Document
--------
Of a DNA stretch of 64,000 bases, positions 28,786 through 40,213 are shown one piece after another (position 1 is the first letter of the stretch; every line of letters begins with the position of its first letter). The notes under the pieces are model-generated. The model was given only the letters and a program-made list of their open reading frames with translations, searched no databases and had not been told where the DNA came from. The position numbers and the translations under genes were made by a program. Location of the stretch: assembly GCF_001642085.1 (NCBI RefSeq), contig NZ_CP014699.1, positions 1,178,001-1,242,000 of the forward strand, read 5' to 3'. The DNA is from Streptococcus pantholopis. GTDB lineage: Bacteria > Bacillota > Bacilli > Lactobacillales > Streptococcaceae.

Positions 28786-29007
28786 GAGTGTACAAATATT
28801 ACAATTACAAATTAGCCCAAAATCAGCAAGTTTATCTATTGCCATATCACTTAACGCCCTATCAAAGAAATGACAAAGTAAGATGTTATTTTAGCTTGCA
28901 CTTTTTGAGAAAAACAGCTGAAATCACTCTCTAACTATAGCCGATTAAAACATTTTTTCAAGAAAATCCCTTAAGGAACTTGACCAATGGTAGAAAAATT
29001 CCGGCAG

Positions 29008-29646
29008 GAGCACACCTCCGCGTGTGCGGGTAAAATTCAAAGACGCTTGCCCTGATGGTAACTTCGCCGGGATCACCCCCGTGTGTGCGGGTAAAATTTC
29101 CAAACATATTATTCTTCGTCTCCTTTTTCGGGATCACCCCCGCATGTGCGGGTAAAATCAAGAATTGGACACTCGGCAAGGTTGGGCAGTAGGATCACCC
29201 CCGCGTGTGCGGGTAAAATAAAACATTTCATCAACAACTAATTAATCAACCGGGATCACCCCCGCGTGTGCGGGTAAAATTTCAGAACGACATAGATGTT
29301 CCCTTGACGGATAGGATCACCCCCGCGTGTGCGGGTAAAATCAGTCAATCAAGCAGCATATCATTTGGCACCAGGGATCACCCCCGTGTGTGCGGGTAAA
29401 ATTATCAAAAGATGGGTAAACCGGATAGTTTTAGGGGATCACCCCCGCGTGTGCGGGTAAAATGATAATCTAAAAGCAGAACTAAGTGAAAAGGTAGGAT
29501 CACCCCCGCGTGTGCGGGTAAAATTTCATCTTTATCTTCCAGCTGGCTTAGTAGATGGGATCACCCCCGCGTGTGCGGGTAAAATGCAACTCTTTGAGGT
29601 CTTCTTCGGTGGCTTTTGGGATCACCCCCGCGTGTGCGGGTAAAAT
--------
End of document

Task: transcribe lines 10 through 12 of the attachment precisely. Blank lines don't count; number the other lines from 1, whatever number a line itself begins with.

29201 CCGCGTGTGCGGGTAAAATAAAACATTTCATCAACAACTAATTAATCAACCGGGATCACCCCCGCGTGTGCGGGTAAAATTTCAGAACGACATAGATGTT
29301 CCCTTGACGGATAGGATCACCCCCGCGTGTGCGGGTAAAATCAGTCAATCAAGCAGCATATCATTTGGCACCAGGGATCACCCCCGTGTGTGCGGGTAAA
29401 ATTATCAAAAGATGGGTAAACCGGATAGTTTTAGGGGATCACCCCCGCGTGTGCGGGTAAAATGATAATCTAAAAGCAGAACTAAGTGAAAAGGTAGGAT